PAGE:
TREMONT — The Board of Selectmen here is still considering the 2018-2019 budget, but the final property tax rate is expected to increase by 8.4 percent, according to a March 5 budget message from Town Manager Christopher Saunders.
He recommended that selectmen maintain a balanced budget and suggested keeping the municipal budget as close as possible to a 2 percent increase, to mirror an equal rise in the Consumer Price Index and the cost of living adjustment for residents on Social Security.
But that 2 percent tax increase to fund the municipal budget is combined with a 6.5 percent increase in MDI High School’s assessment and a 1.1 percent drop in Hancock County taxes.
Saunders also predicted a 12.9 percent increase in the Tremont Consolidated School’s appropriation, although the Board of Selectmen hasn’t discussed the final school budget yet.
Revenue from auto excise tax is expected to increase by $10,985 over last year, but Saunders anticipates an overall decrease in non-property tax revenues. This is as a result of significant drops in the federal payment in lieu of taxes, which are funds allocated by Congress as a reimbursement for property tax the town can’t collect on lands that make up Acadia National Park; and the municipal revenue sharing reserve, money the town receives from the state.
The municipal revenue sharing reserve was previously set to a minimum of $100,000. Saunders, however, recommended lowering the threshold to $90,000 to reflect the reserve’s decrease in revenues, and then transferring no more than $16,547 to the budget.
The essential expected expenditures for next year include employee costs, utilities, public works maintenance and solid waste. One major expense is a $13,000 repair of the town office water system. According to Saunders, if the corrosion of the pipes is left unattended, a plumbing failure could cause significant and costly damage.
Saunders created a list of optional expenses for selectmen to review, but many of them are “vitally important for next year’s budget,” he wrote in his message.
One optional expense is a $60,262 first-year payment on a new fire engine. Saunders proposed using $40,000 from the law enforcement reserve account to cover some of the cost.
This reserve account is believed to have been established when the town received a federal grant to cover the full cost of employing a police officer for one year. The funds have been untouched since at least 2001, except for action at the 2016 town meeting which authorized the transfer of the accumulated interest in this account to a new fire equipment reserve.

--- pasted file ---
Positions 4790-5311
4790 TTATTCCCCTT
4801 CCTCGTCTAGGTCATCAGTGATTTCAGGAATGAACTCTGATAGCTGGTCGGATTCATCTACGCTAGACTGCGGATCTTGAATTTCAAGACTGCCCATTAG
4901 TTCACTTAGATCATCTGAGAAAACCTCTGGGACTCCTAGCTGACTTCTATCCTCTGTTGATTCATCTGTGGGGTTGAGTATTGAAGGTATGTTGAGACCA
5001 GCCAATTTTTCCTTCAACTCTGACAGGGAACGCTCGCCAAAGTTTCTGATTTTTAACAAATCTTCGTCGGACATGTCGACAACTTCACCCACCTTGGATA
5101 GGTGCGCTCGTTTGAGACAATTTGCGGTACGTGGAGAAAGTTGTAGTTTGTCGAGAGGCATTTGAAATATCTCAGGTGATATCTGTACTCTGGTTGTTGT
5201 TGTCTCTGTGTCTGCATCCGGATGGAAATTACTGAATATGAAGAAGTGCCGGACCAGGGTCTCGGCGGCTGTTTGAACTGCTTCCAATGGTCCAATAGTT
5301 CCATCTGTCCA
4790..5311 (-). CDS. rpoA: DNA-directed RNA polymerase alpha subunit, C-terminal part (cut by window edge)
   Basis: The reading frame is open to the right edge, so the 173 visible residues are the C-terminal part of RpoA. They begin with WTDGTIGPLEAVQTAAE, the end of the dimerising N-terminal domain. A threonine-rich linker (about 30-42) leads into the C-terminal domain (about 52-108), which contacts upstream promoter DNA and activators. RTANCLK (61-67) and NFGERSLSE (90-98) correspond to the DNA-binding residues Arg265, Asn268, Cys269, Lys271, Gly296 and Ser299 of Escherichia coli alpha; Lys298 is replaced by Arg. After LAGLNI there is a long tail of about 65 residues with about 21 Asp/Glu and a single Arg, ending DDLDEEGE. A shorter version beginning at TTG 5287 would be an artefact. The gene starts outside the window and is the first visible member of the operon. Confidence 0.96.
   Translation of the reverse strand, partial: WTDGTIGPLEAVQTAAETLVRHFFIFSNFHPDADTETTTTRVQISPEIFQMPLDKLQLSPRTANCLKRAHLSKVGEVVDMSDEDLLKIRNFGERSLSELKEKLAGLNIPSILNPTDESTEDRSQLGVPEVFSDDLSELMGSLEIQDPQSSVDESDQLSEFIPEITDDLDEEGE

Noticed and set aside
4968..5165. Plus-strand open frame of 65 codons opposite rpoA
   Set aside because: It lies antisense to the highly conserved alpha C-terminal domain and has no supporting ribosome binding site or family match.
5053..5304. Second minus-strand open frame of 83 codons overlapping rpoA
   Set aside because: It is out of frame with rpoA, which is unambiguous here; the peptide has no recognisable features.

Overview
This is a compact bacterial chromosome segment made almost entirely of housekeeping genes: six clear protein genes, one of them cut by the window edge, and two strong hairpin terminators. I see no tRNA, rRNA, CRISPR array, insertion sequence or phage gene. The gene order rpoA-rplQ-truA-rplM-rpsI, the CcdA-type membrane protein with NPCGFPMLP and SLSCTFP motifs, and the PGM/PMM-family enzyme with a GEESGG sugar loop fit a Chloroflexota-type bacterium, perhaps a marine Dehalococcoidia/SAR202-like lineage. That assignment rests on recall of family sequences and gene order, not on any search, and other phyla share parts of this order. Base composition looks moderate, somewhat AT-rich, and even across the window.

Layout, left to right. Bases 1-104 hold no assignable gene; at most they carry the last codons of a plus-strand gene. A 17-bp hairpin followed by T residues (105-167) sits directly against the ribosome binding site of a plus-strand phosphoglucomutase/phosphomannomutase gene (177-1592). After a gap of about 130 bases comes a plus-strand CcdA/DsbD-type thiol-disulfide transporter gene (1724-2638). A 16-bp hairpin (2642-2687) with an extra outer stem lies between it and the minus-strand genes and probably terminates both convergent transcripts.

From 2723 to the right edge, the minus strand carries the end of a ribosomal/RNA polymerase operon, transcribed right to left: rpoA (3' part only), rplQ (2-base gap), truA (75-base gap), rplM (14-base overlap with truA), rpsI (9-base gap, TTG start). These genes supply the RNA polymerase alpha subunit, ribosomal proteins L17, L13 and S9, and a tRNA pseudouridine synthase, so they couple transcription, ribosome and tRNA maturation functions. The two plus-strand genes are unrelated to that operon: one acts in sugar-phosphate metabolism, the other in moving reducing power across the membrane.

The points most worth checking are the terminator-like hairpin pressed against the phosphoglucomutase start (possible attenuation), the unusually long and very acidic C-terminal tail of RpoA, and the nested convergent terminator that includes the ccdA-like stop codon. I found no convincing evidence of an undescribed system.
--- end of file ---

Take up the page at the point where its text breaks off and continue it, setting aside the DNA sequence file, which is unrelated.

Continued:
Another budgeted optional expense is an $85,000 backhoe purchase using funds from the town equipment reserve. The truck, bought in 2006, is mostly used to transfer sand and salt onto trucks for road maintenance in the winter. Saunders said the maintenance costs on it are getting too high and the cost of renting a backhoe if the current one breaks down are more expensive in the long run than buying a new truck.
In the five-year road improvement program, the town planned to reconstruct 1,700 feet of Dodge Point Road at $247,700 in fiscal year 2019. After consulting with the engineering firm, Saunders recommended reducing that amount to $154,500, paving approximately 1,000 feet of the road and leaving the remainder as gravel.
Selectmen also will deliberate on additional possible expenses which were not included in the town manager’s March 5 budget proposal. For example, no transfers were appropriated for the solar array reserve to start saving for the solar array purchase, or the fire truck reserve to save for fire truck replacements.
The town manager also had difficulty finding available funds to double the code enforcement officer’s hours, which would cost $16,390 more than last year.
Not budgeted as well is a possible wage increase for a third year-round public works employee, which has so far been a contracted, seasonal position.